Tuesday, March 01, 2011

Confession Time: I Can't Seem to Change!

I cannot seem to Kindle a desire to read a book without an actual book in my hands. I sit in my Nook and I turn pages instead of punching buttons. I smell fresh paper or old paper, not cold metal. In order to read tomorrow, I just have to put my book down and pick it up again when I wake up. I don’t have to search for an outlet and plug in a charger.

However…change is coming. Change is here.

I rarely feel old. I have a young heart and a disposition that looks for the bright side of life. But as I read about the bankruptcy of Borders and as I listen to friends debate Kindle vs. Nook, I feel old.

Not long ago, I watched a BBC show set in England in the early 1900s. The master of a huge mansion explains to his butler that they will have a telephone soon. The butler tells the rest of the servants. Many of them are aghast. Why? We are fine without a telephone! What about the noise of it? It will kill our nerves.

Change was huge news in those times. Resistance to change was a natural reaction. We live in a time where change is the norm. It’s constant. The folks who make the eReaders and eBooks are the Borgs of our society. “Resistance is futile.”

I hope not. But I am a writer and my second home is the library and my third home, the book stores. What’s next? Will libraries have e-readers to check out, complete with e-books?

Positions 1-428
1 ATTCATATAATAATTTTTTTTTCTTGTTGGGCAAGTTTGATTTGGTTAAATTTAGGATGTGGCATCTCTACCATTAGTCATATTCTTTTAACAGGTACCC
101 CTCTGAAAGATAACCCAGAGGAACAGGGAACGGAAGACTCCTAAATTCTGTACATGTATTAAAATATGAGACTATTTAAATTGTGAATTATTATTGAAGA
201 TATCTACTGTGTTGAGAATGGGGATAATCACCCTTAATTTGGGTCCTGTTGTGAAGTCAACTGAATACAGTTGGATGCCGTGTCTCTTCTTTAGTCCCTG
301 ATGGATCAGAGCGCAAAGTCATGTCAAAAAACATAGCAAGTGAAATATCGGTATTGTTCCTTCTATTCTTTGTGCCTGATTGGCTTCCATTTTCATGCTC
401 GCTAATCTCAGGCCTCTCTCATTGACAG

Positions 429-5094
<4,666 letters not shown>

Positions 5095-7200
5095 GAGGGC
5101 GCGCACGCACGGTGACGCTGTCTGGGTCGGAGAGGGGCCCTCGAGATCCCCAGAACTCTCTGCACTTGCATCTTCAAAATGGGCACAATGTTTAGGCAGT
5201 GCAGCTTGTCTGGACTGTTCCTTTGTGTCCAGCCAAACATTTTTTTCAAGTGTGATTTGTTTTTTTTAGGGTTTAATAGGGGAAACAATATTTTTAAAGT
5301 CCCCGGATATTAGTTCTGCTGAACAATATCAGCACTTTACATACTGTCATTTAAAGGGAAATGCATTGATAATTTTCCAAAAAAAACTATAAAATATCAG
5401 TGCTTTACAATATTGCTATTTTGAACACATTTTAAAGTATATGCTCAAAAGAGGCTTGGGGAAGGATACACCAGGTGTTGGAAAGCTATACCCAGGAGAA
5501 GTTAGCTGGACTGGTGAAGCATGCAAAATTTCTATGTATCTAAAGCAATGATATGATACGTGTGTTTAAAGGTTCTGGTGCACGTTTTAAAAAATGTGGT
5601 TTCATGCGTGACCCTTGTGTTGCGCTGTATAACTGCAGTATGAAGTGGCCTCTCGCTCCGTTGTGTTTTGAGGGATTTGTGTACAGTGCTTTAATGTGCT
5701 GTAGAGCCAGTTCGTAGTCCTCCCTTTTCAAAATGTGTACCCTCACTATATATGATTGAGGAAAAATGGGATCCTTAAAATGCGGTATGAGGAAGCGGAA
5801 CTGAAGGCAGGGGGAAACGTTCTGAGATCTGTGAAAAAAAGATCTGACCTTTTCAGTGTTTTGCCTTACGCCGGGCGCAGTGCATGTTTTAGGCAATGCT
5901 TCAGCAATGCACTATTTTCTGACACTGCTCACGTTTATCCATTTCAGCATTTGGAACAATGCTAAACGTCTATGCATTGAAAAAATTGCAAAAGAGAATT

I don’t think books will ever be extinct. They are too ingrained in who we are as a culture. But as someone told me last week, “I think in the future books will be like plays. We watch TV and movies constantly because they are at our fingertips. Easy access. To watch a play takes effort and a conscious choice. So in the future we’ll have eBooks at our fingertips, but if we want the pure enjoyment of a book, we will have to make a conscious choice.”

Yikes. Am I 70 yet? That’s how I feel.

This past Christmas, my mother-in-law gave my son a Nook. I sit here on my couch and I glance at it, sitting on an end table, hooked up for more power. To resent this doodad is silly, but it is honestly how I feel. Maybe because I am a writer, I see this device as an encroachment on the world I’ve loved so much. To sit in the middle of tall bookshelves, filled with adventure and mystery and romance, is an integral part of what I believe childhood should be. Noah wanted a couple of books last week. He could have ordered them on the Nook. Easily and less expensive than the book store. But I told him I’d go and get him the books. I did and felt as if I’d won a tiny battle against this black and white device that sits beside me.

I don’t feel badly about ITunes or Netflix. I welcome the convenience of getting music or a movie off the web. I enjoy it. But books? Books are magical. I know that in reality, the same stories show up on the e-reader. The same experience is conveyed. Yet I resist it. I resist the change that seems to be all around me.

This is a real battle for me. I am my mother when we got her a microwave oven. She stared at it for a while and used it only after months of owning it. I mean, can you really cook something without a good ole stove? Really?

Sigh. I am a work in progress. A rebel on a beach, standing against a tidal wave of change. I’m going to get wet. Maybe I’ll order an eBook soon and try out Noah’s Nook.

Maybe not.


Jan Parrish said...

Bethany checks out library books on her Nook all the time. It's really quite fascinating.

Kamy already has a Leapfrog computer and she "checks her email" whenever I do. She also has an eReader.

I don't own an eReader yet. But I plan to (when I can afford it). Books are less expensive, faster and easier to obtain.

Not to be controversial, but I think the eReaders will actually help us writers. I'm working on my ebook now.